That amount of VC money comes with expectations, and investors are impatient. They either want the companies they invest in to grow into regional market leaders, or they want to cash out, which tends to mean an exit via a sale to the market leader.
Weyinmi Popo, a partner at international law firm Akin Gump Strauss Hauer & Feld, who worked on last year’s takeover of Nigerian fintech startup Capricorn Digital by the Mauritius-headquartered payments business MFS Africa, said the tension in the market is around figuring out who gets to be “the African champion.” In other words, deciding whether you buy or get bought.
This is particularly the case in the fintech sector, where many companies are competing with the same or overlapping products. “There’s going to have to be some consolidation, because there are too many people doing the same thing. There’ll be leaders in different sectors,” Popo said.
Investors also need to see evidence of cross-border expansion, which is harder than it sounds on a PowerPoint presentation. “Some of these startups have raised a lot of money and sold the pan-African story while raising funds,” Adesoji Solanke, a director at Renaissance Capital, told me.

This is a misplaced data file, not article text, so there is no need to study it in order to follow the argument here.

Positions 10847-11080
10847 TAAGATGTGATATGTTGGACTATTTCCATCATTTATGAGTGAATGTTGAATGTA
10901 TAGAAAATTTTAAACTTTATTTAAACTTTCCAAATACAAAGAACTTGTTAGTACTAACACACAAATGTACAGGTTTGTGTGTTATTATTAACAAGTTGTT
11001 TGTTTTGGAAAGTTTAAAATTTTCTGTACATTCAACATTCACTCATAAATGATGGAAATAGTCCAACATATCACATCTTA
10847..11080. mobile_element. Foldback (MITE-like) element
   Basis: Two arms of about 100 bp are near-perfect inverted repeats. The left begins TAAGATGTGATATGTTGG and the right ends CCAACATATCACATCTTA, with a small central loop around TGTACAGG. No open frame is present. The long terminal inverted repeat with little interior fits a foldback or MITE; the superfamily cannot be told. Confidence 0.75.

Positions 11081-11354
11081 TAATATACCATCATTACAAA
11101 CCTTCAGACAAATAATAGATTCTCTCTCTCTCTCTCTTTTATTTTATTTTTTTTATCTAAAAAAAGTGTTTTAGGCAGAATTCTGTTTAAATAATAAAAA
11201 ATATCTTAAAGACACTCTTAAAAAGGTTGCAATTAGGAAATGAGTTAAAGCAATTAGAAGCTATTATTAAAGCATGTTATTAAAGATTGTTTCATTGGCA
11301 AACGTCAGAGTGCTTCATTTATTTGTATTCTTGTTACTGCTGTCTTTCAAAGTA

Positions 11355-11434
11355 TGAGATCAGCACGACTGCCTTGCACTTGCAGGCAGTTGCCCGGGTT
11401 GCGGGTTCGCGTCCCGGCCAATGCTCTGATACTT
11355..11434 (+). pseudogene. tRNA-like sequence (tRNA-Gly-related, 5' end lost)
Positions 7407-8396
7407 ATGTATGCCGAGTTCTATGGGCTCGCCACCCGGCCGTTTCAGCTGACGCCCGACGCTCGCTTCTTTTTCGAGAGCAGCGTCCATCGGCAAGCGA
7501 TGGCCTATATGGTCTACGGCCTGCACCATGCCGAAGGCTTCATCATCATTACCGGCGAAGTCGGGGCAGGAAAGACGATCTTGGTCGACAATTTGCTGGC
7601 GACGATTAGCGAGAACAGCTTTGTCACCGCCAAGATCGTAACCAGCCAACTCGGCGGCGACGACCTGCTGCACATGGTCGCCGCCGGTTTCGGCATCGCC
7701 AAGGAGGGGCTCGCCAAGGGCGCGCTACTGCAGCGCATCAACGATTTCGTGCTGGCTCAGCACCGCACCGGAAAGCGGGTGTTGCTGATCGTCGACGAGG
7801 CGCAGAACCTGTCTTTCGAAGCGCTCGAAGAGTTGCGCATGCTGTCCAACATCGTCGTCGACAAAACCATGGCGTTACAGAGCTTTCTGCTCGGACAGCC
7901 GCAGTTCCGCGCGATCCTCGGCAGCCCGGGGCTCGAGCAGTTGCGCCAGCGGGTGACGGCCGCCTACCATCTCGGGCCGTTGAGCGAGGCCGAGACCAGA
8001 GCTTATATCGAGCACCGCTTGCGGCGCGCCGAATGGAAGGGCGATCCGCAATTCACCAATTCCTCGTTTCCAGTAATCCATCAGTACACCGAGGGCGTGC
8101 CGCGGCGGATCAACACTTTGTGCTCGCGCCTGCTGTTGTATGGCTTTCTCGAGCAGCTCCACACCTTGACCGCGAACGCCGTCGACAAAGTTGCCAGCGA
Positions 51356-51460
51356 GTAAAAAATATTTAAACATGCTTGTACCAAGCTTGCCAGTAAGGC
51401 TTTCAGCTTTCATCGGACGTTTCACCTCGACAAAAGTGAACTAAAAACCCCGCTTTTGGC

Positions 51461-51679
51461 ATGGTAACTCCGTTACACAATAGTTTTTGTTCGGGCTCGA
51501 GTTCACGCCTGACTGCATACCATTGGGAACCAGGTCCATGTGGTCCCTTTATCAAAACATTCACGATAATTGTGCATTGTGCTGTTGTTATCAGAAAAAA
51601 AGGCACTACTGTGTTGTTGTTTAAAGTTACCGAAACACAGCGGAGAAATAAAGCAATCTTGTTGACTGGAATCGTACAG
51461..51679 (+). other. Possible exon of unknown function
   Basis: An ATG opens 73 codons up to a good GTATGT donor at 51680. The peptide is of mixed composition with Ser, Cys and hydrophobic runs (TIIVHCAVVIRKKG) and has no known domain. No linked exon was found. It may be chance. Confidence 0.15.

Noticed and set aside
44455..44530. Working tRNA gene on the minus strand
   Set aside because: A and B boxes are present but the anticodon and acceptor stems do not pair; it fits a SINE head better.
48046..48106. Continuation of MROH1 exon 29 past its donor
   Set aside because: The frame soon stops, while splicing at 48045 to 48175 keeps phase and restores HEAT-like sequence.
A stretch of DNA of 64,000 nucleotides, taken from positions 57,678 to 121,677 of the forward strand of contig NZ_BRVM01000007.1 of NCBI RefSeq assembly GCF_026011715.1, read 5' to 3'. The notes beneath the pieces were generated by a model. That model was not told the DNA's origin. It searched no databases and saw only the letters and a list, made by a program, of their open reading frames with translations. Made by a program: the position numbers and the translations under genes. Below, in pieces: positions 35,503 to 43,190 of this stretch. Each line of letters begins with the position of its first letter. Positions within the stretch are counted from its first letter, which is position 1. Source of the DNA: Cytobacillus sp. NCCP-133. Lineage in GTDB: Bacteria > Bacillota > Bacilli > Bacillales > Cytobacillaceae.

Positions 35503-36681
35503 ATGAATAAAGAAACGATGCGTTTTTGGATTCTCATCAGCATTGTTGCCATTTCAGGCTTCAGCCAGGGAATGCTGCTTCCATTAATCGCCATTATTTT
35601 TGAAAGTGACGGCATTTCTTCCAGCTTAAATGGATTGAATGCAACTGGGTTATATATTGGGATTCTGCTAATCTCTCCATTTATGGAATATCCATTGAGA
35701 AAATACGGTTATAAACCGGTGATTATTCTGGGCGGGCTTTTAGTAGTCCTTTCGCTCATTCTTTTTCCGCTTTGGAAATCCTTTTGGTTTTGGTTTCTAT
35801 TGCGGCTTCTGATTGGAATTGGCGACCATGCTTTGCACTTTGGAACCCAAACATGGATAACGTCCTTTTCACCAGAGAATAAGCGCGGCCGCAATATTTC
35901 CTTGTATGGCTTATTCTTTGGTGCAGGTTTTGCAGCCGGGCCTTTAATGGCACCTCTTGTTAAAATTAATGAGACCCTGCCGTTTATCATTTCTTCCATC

That story has been told mostly to Silicon Valley and European investors, who want to invest in “Africa” rather than any single market — even if that market is as large as Nigeria or South Africa. This pushes some startups to look beyond their borders fairly early in their journey. “So when they get to a new market, the question they have to ask is: ‘Do we want to build from scratch?’” said Solanke. Buying a local company is often a quicker and easier option.